Arts Stagnating in Turkmenistan

Arts Stagnating in Turkmenistan

Thursday, 15 January, 2009


Institute for War & Peace Reporting

Although Turkmenistan’s leaders have promised to reinvigorate culture and the arts, they continue to exert a heavy hand, controlling artists, censoring material and imposing ridiculous rules.

The latest set of instructions were revealed at a meeting in the capital in Ashgabat, where according to a January 6 report on the Turkmeninform site, singers were told they should avoid using recorded soundtracks as backing.

In addition, female performers were told they should wear traditional Turkmen dress even during rehearsals, whereas men could wear modern clothing.

Culture and the performing arts have existed in a stultifying atmosphere since the late president Saparmurat Niazov issued a decree in 2001 banning opera, ballet, the circus and variety stage acts, and order the closure of concert halls, theatres, and the national folk dance troupe.

Niazov believed such expressions of the arts were at odds with what he termed “the Turkmen mentality”.

These measures led to declining professional standards among singers, musicians, singers and actors, and many switched to other jobs or emigrated.

In January 2008, President Gurbanguly Berdymuhammedov, who had succeeded the late Niazov just under a year earlier, lifted many of the restrictions so that circus, opera and ballet were once more allowed.

The national opera house is currently reviving a piece called “Shasenem and Garib”, and is planning another production, “Tahir and Zuhrah”, later this year.

Despite these liberalising moves, artists and singers in Turkmenistan say true freedom remains a distant dream. The old strictures have been replaced by new restrictions.

An opera producer explained how last autumn, Berdymuhammedov set up a “supervisory body” with powers to assess the artistic quality of literary works, plays and film scripts, and to authorise productions.

“You can count the number of permissible themes for plays on the fingers of one hand,” he said. “True artistic creativity is impossible in an environment of total censorship, so Turkmen arts are unlikely to revive.”

The director added that the only operas being staged were by local composers who have been vetted for their loyalty to the regime. That rules out the classic standards by the likes of Tchaikovsky and Mussorgsky.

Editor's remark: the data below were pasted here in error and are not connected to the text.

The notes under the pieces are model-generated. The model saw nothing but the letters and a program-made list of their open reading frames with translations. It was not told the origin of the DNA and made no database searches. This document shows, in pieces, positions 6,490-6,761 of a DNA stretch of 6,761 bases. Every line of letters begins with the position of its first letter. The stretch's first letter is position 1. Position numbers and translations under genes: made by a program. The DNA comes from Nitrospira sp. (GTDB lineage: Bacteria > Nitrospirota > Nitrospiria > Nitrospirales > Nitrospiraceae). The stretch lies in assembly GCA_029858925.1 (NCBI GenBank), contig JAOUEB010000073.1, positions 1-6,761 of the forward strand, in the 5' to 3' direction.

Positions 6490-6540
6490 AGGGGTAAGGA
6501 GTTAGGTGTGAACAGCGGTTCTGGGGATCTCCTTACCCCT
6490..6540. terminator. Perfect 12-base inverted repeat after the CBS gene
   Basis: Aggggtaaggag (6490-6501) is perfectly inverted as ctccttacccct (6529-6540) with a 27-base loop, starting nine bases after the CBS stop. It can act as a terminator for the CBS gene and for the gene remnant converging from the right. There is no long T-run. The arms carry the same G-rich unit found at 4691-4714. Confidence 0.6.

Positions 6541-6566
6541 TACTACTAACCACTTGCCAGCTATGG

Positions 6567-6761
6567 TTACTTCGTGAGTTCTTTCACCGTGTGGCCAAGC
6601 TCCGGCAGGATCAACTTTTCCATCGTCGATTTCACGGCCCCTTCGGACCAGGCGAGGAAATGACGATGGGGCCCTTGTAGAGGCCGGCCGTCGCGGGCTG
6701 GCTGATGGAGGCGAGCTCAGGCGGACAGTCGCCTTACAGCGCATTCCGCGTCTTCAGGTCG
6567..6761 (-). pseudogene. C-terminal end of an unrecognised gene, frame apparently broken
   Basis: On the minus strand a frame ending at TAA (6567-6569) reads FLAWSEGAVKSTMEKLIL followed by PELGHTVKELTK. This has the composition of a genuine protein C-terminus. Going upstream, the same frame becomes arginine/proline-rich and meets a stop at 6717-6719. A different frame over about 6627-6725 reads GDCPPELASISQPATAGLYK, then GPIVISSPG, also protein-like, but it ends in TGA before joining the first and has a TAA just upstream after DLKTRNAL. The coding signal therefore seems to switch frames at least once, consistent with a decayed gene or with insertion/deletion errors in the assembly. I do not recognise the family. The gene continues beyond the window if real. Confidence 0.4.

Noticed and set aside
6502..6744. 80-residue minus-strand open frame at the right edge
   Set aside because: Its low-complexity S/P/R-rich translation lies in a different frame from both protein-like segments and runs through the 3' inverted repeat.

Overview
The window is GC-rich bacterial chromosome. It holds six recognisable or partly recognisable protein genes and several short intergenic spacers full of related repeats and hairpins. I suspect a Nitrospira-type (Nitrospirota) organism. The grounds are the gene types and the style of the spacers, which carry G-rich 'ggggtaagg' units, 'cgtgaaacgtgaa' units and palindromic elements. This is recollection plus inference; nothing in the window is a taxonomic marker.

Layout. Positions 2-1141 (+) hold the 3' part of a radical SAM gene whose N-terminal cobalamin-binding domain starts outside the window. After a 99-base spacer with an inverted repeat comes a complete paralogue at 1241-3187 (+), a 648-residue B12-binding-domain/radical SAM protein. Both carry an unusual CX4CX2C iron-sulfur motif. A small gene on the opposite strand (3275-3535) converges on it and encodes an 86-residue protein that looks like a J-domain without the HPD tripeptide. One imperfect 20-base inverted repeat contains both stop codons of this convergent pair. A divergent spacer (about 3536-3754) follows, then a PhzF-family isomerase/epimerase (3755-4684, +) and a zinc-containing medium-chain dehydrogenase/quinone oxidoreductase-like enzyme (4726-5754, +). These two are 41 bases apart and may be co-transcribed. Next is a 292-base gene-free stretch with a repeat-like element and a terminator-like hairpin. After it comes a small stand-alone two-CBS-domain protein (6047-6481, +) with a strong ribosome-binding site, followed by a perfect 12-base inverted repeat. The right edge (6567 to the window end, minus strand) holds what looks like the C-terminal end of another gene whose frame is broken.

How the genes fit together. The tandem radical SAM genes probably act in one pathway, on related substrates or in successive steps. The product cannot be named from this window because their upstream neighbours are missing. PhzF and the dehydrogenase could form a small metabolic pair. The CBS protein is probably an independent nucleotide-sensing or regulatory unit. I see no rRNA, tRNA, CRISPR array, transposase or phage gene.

Things are much the same with other performing arts. Concerts and tours remain the exception rather than the rule. Mostly they are restricted to the capital and are timed to coincide with national holidays and international conferences.

The repertoire is very limited in range.

According to a singer in Ashgabat, the culture ministry encourages “only folklore and patriotic songs” performed in Turkmen. Many artists are reluctant to perform new songs.

“I can’t sing the songs I want, as they would be censored,” said the singer.

An observer in Ashgabat recalled how last summer, the famous Turkmen singer Lachin Mamedova was awarded third place in an international song contest in the Russian Black Sea resort of Sochi, yet her achievement went unremarked in her home country.

“Television and local newspapers ignored it because it did not fit in with Turkmen ideology,” said the journalist. Mamedova sang in Russian and Arabic.

A commentator in Dashoguz region said it was seen as inadmissible for singers to deviate in this way.

“The competition among singers is evident not so much in their performances, but in the content of their songs, which are generally about the current leader [Berdymuhammedov] and his policies,” he said.

NBCentral Asia observers say that if Turkmenistan’s leadership really wants the arts to flourish, it should grant artists the freedom to choose their own songs and costumes, and offer them a chance to pay for TV and radio airtime and concert premises on a commercial basis.

“We urgently need to lead the Turkmen performing arts out of their Niazov-era seclusion,” said a local analyst.

(NBCentralAsia is an IWPR-funded project to create a multilingual news analysis and comment service for Central Asia, drawing on the expertise of a broad range of political observers across the region. The project ran from August 2006 to September 2007, covering all five regional states. With new funding, the service is resuming, covering Uzbekistan and Turkmenistan.)

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